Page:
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Download links and information about Memories by Ethel Merman. This album was released in 2009 and it belongs to Jazz, Rock, Pop, Theatre/Soundtrack genres. It contains 25 tracks with total duration of 01:14:09 minutes.

Artist: Ethel Merman
Release date: 2009
Genre: Jazz, Rock, Pop, Theatre/Soundtrack
Tracks: 25
Duration: 01:14:09
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No. Title Length
1. Ta-Ra-Ra-Boom-Der-E / the Band Played On / the Bowery / On a Saturday Night / While Strolling Thru the Park One Day 4:00
2. Hello My Baby / I've Got Rings On My Fingers / In My Merry Oldsmobile / In the Good Old Summertime / Sweet Rosie O'Grady / Little Annie Rooney 3:44
3. Waltz Me Around Again Willie / Sidewalks of New York / a Bicycle Built for Two / She'll Be Comin' Round the Mountain 3:20
4. Put On Your Old Grey Bonnet / M-I-S-S-I-S-S-I-P-P-I 2:26
5. Listen to the Mocking Bird / You Tell Me Your Dream I'll Tell You Mine / School Days / Memories 4:21
6. Way Down Yonder In New Orleans / Somebody Stole My Gal / Smiles / Row, Row, Row / I Want a Girl (Just Like the Girl That Married Dear Old Dad) / Sweet Georgia Brown 4:36
7. Take Back Your Gold / Frankie and Johnny 4:54
8. A Bird In a Gilded Cage / Moonlight Bay / By the Light of the Silvery Moon / Shine On Harvest Moon 3:54
9. That Old Gang of Mine / Sweet Adeline 2:40
10. Oh Johnny, Oh Johnny, Oh! / Dear Little Boy of Mine / Forty-Five Minutes from Broadway / Mary's a Grand Old Name / Give My Regards to Broadway 4:51
11. I Got Rhythm 2:47
12. Embraceable You 2:02
13. You're an Old Smoothie 1:03
14. Anything Goes 3:21
15. Ridin' High 1:32
16. Way Down In the Depths of the 90th Floor 2:17
17. This Is It 2:05
18. I'll Pay the Check 1:51
19. Do I Love You? 2:39
20. Friendship 1:46
21. Make It Another Old Fashioned, Please 2:46
22. He's a Right Guy 2:37
23. I Got Lost In His Arms 2:55
24. Alexander's Ragtime Band 2:14
25. How Deep Is the Ocean 3:28



This unlicensed reissue, taking advantage of the 50-year copyright limit on recordings in Europe, actually should have been called "Memories/Selections from A Musical Autobiography," since it combines material from two albums Ethel Merman recorded in 1955. In between Broadway and Hollywood commitments, Merman recorded a rare solo LP in Memories, the first ten tracks on this CD. It was a concept recording devoted to the popular music her mother might have sung to her as a child or that she might have heard before she became a stage star in the early 1930s, songs from Tin Pan Alley that were hits from the 1890s to the '20s. The songs were arranged into ten medleys that combined anywhere from two to six compositions into a single track, such that sometimes only a chorus of a tune was included. Merman's Broadway musical director Jay Blackton was the arranger who also conducted the orchestra, and she was joined by a barbershop quartet, the Old Timers Quartet, and on occasion by the Mitchell Boys Choir. In fact, the quartet got certain selections to itself; the foursome sang "A Bird in a Gilded Cage" without Merman's involvement, for instance. Merman herself appeared in duplicate and triplicate through the magic of overdubbing, performing her own duets and trios on occasion as if she were Mary Ford or Patti Page. She was, as usual, thoroughly confident and effective in singing these songs, just as she was when singing show tunes. The LP bore similarities to the Mitch Miller "singalong" albums that came along later.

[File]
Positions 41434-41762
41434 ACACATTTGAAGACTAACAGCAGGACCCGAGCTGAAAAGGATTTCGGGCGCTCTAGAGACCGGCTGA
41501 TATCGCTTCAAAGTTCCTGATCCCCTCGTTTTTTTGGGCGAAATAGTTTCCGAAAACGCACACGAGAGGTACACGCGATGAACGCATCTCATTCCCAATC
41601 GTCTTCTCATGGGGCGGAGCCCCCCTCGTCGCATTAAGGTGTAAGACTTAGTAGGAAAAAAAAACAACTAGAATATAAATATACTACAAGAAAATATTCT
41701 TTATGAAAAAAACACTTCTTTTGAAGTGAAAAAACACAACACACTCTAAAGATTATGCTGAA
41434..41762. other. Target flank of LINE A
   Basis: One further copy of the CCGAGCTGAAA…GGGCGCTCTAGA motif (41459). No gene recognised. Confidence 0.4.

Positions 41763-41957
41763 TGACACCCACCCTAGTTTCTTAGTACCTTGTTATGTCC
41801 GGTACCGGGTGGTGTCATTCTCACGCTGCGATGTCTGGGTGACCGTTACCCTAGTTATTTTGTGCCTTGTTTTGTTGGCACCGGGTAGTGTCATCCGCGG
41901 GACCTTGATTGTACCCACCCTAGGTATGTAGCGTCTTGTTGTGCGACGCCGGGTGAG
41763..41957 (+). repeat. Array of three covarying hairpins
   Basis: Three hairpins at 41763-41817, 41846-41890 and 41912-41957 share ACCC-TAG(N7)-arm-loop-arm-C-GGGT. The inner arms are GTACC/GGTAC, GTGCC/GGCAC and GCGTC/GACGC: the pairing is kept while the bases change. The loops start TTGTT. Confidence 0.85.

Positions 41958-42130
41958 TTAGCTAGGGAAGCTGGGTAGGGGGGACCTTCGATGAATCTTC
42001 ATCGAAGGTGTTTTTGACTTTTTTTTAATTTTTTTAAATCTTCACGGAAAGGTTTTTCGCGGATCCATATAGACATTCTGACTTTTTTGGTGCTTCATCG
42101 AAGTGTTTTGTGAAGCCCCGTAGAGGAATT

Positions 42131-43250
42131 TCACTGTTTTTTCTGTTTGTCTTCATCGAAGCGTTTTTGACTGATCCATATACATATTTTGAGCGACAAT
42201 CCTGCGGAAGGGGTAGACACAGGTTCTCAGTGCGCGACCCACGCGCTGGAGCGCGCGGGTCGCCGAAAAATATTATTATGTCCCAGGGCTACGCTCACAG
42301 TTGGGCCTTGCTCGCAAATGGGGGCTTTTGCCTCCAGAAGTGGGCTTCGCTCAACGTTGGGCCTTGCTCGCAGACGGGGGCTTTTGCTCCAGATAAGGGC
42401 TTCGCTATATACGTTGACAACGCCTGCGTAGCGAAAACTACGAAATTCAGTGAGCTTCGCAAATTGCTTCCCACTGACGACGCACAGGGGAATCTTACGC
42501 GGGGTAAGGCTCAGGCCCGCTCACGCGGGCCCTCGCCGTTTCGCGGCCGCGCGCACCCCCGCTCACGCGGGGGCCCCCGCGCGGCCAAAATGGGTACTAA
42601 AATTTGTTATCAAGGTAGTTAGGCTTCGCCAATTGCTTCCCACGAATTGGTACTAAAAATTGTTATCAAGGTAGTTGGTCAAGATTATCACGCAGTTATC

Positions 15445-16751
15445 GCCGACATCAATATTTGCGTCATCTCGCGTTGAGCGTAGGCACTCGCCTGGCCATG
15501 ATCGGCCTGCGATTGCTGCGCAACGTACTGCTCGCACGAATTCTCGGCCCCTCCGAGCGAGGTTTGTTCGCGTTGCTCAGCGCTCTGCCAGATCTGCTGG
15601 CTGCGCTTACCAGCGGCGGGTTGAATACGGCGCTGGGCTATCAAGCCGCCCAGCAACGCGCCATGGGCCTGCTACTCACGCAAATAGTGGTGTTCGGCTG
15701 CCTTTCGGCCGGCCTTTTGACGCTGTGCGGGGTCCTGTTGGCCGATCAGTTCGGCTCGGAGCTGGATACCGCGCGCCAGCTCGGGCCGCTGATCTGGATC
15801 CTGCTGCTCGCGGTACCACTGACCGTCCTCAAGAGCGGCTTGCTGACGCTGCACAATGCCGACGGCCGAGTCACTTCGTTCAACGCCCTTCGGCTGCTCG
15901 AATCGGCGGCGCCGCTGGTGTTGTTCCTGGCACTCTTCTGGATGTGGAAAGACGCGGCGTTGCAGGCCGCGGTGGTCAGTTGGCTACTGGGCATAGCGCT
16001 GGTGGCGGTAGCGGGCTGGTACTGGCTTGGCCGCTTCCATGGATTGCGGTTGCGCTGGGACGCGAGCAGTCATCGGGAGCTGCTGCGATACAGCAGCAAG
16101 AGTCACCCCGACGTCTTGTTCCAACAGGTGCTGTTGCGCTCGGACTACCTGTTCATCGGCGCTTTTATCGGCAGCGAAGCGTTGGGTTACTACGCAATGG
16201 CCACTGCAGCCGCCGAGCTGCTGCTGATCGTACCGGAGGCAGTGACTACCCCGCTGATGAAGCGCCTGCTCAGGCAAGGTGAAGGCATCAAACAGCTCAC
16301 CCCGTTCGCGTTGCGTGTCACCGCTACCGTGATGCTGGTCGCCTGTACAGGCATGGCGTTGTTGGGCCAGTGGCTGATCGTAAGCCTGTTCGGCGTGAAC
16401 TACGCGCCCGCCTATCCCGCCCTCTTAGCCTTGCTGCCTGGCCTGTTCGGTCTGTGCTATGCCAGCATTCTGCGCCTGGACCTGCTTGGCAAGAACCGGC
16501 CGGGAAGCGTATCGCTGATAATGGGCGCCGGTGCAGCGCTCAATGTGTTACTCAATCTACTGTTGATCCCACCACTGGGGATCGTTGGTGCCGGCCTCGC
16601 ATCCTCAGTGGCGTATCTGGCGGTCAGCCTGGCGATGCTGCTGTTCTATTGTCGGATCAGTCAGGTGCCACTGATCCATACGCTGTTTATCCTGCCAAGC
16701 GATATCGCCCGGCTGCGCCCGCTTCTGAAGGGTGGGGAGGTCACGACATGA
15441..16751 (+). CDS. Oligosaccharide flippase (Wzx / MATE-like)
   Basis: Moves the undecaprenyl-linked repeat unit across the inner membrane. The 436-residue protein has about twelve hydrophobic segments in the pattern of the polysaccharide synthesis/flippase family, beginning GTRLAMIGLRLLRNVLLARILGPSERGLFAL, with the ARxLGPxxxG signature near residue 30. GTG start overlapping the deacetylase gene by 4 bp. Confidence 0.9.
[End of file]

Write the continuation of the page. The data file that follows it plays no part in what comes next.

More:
Also in 1955, Decca Records assembled a double album called A Musical Autobiography, drawing on its archive of Merman recordings and having her go into the studio to record spoken introductions and make new recordings of songs she had sung on Broadway earlier in her career. In all, there were 15 new versions of songs like "I Got Rhythm" and "Anything Goes," performed in jazzy small-band arrangements with the Buddy Cole Quartet (and sometimes only Cole's piano), and those 15 tracks are added to the ten Memories medleys for the Sepia Records reissue. These are some of the best songs with which Merman was associated, including compositions by George Gershwin, Cole Porter, and Irving Berlin, and while these are not the original versions, they are well performed, with the introductions making for a recital-like effect.